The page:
There is no one-size-fits-all approach to addiction treatment, nor is there one linear path towards sustained recovery. However, several evidenced-based methods grounded in cognitive behavioral therapy and group therapy have proven most effective. Treatment options can include 12-step meetings such as Alcoholics Anonymous, medication-assisted treatments, intensive outpatient therapy, partial hospitalization, or full residential programs of varying length. Regardless of the level of care a person with a substance use disorder chooses or has access to, the ultimate goal is to receive support and tools to establish and maintain long-term recovery.

The concept of recovery is often misinterpreted as sustained sobriety and the absence of active addiction. While these are indeed aspects of the recovery process, recovery usually encompasses so much more than these very basic components. Throughout the treatment process, those struggling with addiction often progress through a series of stages, guiding the changes they experience. Beginning with pre-contemplation and culminating in action and maintenance, this progression is inevitably slowed or even halted depending on the level of support an individual receives.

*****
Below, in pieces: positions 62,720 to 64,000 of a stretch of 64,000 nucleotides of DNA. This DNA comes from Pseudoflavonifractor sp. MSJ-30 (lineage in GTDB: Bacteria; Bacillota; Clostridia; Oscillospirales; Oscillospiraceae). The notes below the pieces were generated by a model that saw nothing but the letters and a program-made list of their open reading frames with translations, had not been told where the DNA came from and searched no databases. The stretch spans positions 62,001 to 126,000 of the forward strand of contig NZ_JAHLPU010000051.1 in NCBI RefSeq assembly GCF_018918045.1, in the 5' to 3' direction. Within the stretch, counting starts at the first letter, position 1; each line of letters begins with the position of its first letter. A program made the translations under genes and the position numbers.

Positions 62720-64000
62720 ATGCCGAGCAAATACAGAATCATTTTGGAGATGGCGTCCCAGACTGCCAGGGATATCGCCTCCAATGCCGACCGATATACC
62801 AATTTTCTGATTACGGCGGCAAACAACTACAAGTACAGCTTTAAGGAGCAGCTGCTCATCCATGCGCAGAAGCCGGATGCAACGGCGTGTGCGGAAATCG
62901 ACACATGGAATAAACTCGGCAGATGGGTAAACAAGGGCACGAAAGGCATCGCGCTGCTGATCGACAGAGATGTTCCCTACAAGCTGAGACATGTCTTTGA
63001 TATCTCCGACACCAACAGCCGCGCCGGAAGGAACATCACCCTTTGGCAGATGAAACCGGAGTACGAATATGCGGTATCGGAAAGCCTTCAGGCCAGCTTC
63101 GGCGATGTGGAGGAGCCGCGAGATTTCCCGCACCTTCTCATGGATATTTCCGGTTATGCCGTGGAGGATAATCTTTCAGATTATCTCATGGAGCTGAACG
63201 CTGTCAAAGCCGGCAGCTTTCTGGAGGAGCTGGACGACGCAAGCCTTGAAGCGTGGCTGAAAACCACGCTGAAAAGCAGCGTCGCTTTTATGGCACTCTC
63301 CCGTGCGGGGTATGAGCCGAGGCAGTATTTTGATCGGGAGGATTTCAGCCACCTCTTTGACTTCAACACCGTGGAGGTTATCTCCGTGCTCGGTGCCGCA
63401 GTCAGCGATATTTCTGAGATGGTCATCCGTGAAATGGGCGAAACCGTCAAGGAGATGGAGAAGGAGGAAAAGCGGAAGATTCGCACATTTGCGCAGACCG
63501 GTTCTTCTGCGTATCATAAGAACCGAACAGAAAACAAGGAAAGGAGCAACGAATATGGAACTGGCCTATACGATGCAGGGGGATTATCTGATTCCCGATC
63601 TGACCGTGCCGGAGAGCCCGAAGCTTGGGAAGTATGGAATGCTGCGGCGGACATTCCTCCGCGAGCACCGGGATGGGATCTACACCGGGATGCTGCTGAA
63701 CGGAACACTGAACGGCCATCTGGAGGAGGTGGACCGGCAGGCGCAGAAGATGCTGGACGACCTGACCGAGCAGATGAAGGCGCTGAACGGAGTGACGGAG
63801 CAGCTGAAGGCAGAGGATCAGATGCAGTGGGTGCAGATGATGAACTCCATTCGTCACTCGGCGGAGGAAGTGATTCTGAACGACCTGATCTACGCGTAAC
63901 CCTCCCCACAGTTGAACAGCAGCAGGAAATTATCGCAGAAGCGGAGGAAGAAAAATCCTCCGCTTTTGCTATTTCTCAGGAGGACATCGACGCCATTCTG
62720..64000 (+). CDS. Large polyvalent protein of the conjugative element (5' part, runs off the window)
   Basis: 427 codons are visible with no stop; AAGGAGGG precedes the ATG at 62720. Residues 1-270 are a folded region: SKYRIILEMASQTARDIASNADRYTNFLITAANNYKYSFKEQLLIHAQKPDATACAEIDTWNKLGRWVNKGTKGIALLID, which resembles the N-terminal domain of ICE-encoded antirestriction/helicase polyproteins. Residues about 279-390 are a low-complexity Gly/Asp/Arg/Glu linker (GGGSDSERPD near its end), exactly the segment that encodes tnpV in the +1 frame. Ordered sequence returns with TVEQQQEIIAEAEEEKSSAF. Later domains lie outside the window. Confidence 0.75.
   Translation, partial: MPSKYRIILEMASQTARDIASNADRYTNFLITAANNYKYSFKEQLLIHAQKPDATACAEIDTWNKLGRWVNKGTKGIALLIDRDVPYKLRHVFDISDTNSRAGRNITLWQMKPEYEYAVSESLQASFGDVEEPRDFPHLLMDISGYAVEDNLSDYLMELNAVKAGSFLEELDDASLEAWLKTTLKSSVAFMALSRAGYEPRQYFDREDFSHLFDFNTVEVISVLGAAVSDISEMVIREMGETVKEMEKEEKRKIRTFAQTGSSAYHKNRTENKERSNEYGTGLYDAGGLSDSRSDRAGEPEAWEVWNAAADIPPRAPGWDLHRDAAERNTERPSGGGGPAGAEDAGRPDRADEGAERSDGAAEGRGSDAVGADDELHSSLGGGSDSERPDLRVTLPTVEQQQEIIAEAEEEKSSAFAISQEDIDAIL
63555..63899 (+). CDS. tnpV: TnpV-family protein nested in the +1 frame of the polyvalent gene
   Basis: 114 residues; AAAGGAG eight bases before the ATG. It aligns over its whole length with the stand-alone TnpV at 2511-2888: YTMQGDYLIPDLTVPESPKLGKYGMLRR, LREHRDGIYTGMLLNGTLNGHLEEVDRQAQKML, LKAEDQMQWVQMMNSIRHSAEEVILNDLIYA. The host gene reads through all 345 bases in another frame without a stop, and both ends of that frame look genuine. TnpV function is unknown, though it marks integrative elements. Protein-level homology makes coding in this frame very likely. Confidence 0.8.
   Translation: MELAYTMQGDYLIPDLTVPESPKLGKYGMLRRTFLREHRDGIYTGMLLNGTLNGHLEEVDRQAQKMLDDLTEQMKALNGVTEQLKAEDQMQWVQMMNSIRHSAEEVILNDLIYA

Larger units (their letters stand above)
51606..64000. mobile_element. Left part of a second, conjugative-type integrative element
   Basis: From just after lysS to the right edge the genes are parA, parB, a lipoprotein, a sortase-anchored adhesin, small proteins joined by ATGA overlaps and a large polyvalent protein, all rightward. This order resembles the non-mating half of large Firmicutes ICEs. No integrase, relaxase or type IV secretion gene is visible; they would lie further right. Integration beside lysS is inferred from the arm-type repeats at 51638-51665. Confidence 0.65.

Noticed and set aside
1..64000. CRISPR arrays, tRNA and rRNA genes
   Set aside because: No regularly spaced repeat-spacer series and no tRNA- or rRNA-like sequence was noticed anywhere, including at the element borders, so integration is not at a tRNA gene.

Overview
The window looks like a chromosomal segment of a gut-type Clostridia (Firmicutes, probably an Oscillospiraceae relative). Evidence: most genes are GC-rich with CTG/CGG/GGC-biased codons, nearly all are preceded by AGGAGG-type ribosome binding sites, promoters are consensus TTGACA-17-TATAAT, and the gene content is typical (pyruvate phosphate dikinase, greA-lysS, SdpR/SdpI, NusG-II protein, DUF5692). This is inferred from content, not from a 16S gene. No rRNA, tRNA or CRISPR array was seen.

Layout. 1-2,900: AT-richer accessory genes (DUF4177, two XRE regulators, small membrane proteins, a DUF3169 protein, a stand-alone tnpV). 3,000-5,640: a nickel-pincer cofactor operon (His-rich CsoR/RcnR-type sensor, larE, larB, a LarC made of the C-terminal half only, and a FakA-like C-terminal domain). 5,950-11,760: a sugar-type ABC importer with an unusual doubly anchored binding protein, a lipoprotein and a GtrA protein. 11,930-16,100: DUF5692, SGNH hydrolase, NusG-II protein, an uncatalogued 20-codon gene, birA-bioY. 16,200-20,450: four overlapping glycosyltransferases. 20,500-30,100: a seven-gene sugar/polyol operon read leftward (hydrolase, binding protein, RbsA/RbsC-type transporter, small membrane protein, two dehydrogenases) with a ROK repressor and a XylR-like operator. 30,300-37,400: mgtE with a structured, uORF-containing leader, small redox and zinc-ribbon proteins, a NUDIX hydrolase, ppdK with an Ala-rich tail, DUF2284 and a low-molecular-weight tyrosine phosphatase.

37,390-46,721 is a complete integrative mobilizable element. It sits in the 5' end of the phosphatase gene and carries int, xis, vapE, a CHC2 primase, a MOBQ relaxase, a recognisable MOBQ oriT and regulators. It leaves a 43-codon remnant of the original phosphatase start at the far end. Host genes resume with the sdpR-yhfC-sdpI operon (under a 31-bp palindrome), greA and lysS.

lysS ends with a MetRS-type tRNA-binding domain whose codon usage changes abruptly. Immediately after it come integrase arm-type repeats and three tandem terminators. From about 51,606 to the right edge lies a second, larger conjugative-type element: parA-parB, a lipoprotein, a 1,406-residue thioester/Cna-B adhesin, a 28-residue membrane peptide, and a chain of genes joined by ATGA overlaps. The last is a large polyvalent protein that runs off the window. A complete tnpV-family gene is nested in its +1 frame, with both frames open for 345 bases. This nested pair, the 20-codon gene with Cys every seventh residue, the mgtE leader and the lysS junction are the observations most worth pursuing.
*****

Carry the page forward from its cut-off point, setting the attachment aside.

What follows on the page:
As I began my journey towards recovery, examining the biases and shame surrounding my addiction became crucial. In defining and re-defining what recovery meant to me, I took charge of my journey. As I began telling my story, I controlled the narrative and maintained the power to continue guiding the recovery process. I began to celebrate my recovery by fervently sharing all that it represented to me. The Substance Abuse and Mental Health Services Administration defines recovery as a process of change through which individuals improve their health and wellness, live a self-directed life, and strive to reach their full potential. In my case, I viewed my recovery from addiction as a journey towards finding physical, emotional, and spiritual well-being and growth. Gratitude and mindful existence guide my recovery process as I push myself to identify and strive towards the best version of myself while establishing a support network and set of tools that allow me to better navigate the journey. Rooted in community involvement and actively working to support others, my process has been self-directed, strength-based, and focused on empowerment, hope, and positive self-discovery. Shedding the shame I initially carried with me, I began to celebrate my recovery and consequently strengthened the foundation I built.